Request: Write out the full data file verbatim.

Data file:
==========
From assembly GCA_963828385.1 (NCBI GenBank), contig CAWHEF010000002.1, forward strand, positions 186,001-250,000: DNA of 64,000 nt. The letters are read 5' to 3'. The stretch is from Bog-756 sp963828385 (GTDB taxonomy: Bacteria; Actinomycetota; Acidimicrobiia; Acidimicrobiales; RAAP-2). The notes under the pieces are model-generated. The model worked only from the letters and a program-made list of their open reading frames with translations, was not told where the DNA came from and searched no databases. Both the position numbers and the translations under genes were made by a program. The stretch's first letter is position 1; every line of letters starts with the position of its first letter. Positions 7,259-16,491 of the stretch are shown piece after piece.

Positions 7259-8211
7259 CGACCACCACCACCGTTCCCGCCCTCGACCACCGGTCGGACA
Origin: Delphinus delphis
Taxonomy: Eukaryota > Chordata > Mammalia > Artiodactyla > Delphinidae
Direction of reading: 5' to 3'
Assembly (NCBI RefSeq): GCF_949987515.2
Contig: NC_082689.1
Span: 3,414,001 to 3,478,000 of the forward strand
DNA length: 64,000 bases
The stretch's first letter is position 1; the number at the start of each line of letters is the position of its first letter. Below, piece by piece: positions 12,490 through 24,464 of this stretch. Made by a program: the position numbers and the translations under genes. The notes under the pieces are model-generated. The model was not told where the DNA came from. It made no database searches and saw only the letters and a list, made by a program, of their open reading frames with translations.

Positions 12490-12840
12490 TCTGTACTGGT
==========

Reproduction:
From assembly GCA_963828385.1 (NCBI GenBank), contig CAWHEF010000002.1, forward strand, positions 186,001-250,000: DNA of 64,000 nt. The letters are read 5' to 3'. The stretch is from Bog-756 sp963828385 (GTDB taxonomy: Bacteria; Actinomycetota; Acidimicrobiia; Acidimicrobiales; RAAP-2). The notes under the pieces are model-generated. The model worked only from the letters and a program-made list of their open reading frames with translations, was not told where the DNA came from and searched no databases. Both the position numbers and the translations under genes were made by a program. The stretch's first letter is position 1; every line of letters starts with the position of its first letter. Positions 7,259-16,491 of the stretch are shown piece after piece.

Positions 7259-8211
7259 CGACCACCACCACCGTTCCCGCCCTCGACCACCGGTCGGACA
Origin: Delphinus delphis
Taxonomy: Eukaryota > Chordata > Mammalia > Artiodactyla > Delphinidae
Direction of reading: 5' to 3'
Assembly (NCBI RefSeq): GCF_949987515.2
Contig: NC_082689.1
Span: 3,414,001 to 3,478,000 of the forward strand
DNA length: 64,000 bases
The stretch's first letter is position 1; the number at the start of each line of letters is the position of its first letter. Below, piece by piece: positions 12,490 through 24,464 of this stretch. Made by a program: the position numbers and the translations under genes. The notes under the pieces are model-generated. The model was not told where the DNA came from. It made no database searches and saw only the letters and a list, made by a program, of their open reading frames with translations.

Positions 12490-12840
12490 TCTGTACTGGT